Skandia looks set to lose its bitter takeover battle against South African insurance and investment firm Old Mutual this week as the third acceptance deadline looms. Old Mutual extended the deadline for Skandia shareholders to accept its $US5.6 billion offer to January 12 after securing almost 65 per cent of the company by its earlier cut-off date of December 16.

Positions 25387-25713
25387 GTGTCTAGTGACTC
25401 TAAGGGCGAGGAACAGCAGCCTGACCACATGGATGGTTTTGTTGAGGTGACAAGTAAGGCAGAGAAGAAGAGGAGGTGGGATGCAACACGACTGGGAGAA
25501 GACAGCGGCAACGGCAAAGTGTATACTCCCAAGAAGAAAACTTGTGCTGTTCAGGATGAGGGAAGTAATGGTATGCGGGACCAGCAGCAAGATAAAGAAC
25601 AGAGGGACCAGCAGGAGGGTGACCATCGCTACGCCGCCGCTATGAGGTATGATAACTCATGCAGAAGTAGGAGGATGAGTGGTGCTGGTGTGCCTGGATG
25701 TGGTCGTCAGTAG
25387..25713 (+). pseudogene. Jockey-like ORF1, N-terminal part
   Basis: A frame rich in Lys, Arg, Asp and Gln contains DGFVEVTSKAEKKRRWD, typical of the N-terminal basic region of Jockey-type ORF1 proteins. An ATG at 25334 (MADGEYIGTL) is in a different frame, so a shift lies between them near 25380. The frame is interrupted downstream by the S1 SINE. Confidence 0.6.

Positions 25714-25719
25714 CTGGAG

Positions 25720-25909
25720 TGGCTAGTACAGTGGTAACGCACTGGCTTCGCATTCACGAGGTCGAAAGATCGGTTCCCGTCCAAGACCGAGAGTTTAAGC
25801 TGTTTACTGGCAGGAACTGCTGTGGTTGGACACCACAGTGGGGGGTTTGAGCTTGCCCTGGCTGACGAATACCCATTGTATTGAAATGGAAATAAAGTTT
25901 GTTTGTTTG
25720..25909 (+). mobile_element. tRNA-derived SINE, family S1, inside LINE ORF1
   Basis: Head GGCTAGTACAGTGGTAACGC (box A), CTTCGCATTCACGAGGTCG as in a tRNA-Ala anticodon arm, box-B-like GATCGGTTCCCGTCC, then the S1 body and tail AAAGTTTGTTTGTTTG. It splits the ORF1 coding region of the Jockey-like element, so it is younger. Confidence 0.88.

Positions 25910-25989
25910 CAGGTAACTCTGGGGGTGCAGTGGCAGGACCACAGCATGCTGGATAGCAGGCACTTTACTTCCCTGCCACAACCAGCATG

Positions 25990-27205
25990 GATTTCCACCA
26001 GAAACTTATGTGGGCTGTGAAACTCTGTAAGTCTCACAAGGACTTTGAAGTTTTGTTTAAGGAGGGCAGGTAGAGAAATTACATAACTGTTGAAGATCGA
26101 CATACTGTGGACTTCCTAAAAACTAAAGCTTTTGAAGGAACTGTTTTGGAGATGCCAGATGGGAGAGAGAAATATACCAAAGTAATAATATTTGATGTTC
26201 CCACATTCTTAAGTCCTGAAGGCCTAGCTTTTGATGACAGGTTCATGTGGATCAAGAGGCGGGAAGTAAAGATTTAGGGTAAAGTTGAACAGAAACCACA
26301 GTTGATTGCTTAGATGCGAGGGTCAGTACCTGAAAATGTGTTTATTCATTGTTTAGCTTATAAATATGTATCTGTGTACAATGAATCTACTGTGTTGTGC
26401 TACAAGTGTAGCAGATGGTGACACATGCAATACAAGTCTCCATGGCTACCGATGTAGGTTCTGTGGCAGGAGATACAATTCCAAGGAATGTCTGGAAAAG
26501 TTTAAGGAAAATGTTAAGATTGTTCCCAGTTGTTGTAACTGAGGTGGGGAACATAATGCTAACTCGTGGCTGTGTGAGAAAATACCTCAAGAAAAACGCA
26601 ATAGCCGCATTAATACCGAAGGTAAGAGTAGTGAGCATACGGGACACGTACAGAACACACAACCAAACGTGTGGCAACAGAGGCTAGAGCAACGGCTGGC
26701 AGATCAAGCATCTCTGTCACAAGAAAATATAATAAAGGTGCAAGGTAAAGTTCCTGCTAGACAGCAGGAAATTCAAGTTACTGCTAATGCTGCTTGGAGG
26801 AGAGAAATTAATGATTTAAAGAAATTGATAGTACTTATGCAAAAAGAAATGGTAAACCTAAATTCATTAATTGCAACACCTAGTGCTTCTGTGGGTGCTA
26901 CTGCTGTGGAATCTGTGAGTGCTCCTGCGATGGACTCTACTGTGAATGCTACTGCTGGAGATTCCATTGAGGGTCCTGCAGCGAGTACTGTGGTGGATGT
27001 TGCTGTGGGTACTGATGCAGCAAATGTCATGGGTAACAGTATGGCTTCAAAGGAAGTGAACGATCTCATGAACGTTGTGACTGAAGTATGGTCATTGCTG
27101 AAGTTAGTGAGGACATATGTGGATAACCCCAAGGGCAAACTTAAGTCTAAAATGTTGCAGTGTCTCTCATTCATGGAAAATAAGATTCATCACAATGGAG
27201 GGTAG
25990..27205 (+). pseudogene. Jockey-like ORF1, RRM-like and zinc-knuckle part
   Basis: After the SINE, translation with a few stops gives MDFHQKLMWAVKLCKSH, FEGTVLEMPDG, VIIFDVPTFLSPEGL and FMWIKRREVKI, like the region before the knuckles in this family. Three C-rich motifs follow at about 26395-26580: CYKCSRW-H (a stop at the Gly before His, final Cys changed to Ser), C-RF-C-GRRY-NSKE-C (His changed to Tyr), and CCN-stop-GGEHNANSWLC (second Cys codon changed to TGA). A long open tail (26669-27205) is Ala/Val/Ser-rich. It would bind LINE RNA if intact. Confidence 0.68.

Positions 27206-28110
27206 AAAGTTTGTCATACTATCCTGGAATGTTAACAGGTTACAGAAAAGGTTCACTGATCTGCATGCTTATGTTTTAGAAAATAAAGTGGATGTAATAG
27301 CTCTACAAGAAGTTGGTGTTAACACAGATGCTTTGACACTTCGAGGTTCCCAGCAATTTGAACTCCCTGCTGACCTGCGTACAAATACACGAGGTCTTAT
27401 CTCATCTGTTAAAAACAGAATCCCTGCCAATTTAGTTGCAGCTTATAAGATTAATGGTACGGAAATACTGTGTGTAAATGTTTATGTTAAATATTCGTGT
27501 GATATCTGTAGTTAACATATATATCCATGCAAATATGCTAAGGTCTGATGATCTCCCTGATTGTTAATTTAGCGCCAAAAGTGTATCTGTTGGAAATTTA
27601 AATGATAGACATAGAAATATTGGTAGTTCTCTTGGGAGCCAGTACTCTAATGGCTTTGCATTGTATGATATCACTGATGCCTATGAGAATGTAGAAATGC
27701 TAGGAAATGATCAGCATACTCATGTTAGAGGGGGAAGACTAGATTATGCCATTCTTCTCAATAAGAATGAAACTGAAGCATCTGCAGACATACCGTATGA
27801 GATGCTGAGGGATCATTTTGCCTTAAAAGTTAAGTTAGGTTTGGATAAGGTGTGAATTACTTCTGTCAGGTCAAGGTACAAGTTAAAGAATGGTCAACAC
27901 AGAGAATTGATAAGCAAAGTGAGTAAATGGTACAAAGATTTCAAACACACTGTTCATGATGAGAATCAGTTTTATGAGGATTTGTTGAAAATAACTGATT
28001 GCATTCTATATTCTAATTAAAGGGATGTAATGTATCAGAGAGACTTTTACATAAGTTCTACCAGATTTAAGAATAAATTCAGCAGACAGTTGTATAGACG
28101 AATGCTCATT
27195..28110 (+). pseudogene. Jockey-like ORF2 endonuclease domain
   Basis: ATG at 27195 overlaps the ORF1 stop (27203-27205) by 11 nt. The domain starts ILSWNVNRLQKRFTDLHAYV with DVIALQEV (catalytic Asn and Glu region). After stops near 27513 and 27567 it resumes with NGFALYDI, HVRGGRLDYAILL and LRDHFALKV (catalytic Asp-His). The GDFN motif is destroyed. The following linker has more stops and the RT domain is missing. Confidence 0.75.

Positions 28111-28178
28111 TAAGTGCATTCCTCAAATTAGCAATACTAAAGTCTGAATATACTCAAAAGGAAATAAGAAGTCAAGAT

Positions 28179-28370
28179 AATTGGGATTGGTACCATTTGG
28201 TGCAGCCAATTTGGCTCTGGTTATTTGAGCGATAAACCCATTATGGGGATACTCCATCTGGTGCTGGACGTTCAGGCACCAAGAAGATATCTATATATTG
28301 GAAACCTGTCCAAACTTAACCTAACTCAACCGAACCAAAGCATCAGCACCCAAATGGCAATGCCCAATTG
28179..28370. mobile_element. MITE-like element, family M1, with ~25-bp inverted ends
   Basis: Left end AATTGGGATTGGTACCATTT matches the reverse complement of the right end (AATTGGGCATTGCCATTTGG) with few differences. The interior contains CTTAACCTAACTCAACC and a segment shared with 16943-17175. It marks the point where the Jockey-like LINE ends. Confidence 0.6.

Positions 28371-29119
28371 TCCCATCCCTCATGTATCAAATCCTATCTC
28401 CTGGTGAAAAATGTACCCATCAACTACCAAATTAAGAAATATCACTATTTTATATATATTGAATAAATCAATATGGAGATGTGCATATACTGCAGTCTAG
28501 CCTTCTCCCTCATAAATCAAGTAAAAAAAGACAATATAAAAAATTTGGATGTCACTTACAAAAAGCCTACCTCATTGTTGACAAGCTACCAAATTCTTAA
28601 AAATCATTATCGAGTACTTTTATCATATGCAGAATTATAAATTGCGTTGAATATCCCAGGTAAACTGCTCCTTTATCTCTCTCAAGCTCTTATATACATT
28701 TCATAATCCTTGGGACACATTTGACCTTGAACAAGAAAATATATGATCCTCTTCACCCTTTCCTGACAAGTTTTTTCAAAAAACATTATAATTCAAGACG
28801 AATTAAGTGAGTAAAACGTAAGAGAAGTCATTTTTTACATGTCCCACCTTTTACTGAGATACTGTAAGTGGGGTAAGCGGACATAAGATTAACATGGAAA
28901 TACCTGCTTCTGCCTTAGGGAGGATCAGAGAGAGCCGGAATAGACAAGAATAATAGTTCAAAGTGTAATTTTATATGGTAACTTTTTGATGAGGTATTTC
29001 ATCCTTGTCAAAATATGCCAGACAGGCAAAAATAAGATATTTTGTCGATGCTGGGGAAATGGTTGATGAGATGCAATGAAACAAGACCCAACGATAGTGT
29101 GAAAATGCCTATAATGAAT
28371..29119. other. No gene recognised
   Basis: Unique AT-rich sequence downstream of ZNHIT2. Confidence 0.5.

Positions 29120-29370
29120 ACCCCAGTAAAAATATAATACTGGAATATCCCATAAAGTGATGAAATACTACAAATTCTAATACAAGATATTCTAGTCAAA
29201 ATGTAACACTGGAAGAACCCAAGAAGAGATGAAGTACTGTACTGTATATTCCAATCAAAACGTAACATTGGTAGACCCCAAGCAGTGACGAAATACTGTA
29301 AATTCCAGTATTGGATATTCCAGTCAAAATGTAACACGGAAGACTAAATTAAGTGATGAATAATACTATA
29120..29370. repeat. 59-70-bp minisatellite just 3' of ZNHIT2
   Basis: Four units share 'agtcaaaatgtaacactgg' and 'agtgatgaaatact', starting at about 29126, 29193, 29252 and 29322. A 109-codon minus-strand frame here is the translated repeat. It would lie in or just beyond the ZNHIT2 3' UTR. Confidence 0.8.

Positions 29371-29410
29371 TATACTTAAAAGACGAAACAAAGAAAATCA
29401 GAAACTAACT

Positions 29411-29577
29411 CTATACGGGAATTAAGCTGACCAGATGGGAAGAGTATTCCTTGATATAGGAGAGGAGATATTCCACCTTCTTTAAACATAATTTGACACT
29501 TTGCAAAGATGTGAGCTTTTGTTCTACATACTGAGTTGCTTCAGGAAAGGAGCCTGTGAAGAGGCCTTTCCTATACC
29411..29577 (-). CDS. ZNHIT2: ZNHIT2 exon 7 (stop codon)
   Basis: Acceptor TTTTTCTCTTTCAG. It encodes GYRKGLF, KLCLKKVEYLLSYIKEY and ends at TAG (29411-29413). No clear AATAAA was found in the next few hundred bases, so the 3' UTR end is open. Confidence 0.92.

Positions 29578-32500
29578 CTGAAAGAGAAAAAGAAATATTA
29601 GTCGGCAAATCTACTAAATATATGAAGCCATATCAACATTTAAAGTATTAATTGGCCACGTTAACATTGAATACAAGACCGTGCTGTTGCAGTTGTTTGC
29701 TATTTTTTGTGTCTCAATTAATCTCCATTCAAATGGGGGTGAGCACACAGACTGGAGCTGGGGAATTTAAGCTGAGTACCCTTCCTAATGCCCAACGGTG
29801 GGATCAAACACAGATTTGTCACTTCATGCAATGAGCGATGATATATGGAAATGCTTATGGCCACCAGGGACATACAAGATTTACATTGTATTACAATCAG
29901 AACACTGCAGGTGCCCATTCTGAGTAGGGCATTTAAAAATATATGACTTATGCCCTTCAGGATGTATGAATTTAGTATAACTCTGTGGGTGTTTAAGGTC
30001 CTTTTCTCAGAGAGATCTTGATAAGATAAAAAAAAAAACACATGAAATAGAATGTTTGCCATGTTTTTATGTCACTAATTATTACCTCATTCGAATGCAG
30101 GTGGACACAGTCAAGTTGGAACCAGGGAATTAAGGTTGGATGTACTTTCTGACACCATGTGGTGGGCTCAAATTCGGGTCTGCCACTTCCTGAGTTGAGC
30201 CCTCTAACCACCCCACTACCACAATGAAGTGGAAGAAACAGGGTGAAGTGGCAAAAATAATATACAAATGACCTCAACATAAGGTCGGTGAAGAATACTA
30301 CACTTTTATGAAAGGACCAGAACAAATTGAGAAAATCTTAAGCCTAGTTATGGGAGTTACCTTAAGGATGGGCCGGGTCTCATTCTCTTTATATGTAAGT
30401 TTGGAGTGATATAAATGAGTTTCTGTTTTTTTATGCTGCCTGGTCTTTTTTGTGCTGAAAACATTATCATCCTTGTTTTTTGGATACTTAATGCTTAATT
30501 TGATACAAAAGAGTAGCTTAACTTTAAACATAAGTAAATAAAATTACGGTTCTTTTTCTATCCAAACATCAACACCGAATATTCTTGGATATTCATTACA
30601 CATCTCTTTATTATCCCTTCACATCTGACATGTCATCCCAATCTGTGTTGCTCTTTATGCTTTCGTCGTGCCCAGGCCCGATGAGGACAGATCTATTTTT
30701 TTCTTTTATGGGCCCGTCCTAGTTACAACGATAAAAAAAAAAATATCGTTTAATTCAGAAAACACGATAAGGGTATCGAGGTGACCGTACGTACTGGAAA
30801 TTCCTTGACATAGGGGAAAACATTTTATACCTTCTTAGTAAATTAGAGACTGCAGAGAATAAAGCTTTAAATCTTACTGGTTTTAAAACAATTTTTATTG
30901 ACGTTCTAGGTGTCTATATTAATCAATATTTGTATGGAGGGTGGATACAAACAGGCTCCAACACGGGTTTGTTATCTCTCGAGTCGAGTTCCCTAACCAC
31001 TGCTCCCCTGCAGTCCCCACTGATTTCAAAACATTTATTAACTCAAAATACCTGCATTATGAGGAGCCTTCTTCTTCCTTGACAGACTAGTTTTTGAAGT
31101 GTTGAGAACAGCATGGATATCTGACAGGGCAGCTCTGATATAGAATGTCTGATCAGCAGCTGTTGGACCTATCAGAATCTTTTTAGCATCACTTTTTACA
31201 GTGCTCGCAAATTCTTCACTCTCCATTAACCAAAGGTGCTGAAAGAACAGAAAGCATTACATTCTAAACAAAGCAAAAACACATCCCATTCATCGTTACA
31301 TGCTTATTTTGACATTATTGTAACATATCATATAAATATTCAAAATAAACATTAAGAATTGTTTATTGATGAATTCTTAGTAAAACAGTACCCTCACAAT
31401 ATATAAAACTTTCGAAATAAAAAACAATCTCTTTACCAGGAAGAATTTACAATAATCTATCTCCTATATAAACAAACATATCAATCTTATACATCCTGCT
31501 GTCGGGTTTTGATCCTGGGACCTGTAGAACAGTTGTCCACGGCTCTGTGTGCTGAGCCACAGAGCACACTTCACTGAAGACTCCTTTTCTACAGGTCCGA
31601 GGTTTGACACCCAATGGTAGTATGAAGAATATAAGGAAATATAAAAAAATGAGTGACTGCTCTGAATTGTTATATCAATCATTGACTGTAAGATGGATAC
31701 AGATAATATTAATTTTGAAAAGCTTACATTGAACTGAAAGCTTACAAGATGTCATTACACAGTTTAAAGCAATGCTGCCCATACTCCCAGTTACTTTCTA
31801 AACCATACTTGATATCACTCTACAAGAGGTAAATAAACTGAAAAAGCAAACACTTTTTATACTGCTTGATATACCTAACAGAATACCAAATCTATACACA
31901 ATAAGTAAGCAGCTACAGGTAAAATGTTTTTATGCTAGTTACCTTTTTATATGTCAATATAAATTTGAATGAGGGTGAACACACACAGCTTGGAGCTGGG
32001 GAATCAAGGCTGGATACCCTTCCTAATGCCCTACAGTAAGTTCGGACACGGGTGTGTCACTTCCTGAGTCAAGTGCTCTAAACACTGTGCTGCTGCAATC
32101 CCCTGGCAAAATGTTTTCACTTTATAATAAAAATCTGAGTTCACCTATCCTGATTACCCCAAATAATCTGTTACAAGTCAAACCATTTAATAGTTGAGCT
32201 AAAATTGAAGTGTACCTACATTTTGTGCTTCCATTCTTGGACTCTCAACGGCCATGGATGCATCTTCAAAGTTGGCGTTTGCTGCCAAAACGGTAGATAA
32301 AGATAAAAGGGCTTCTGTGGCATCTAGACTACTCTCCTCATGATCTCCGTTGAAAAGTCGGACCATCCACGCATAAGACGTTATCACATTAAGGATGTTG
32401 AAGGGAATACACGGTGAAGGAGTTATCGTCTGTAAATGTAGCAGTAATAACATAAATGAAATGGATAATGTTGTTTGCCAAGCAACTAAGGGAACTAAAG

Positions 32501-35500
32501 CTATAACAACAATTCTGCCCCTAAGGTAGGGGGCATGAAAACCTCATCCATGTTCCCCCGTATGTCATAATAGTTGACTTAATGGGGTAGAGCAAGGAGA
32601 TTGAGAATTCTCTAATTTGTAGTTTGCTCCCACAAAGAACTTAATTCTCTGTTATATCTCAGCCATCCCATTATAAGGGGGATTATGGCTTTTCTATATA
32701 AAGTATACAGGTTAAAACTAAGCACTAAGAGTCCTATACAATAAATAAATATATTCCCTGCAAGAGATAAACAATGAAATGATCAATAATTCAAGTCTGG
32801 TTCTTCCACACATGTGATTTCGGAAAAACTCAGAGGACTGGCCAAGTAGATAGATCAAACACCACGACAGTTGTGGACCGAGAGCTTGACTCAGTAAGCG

The South African company initially set a date of November 21 last year to secure 90 per cent of Skandia but later lowered its target to 50 per cent and pushed out the deadline a month. According to Old Mutual, the decision to extend the offer to January 12 was made as the group is still waiting for final regulatory sign-off on the deal and it expected to attract more Skandia shareholders in the interim. Currently 64.28 per cent of Skandia shareholders have indicated support for the Old Mutual offer, which leaves it just shy of the 67 per cent it needs to change the Skandia board. However, Old Mutual CEO, Jim Sutcliffe, said talks would begin shortly with Skandia on the structure of the board for a newly-merged company. Sutcliffe also said Old Mutual could extend the offer beyond January 12 if the expected regulatory approvals have not been received by that date. “;We are very happy with the votes we have, and although we expect to receive more, it doesn’t really matter if the amount rises further,”; Sutcliffe told media after the earlier acceptance level was made public last year. In a statement issued late December Skandia grudgingly admitted Old Mutual was likely to become the major shareholder but was adamant that “… Skandia will continue to be a listed company”. Old Mutual needs 90 per cent of Skandia to delist the Swedish financial services giant. Skandia also said the extended deadline offer could backfire against Old Mutual as shareholders still have the right to change their acceptance until it becomes unconditional. Most analysts expect Old Mutual to increase its shareholding in Skandia by the January 12 deadline. How the proposed merger will affect Skandia’s Australian operations is unclear but its local CEO, Ross Laidlaw, told Investment and Technology News last year that he expected “business as usual” irrespective of who owned the company.

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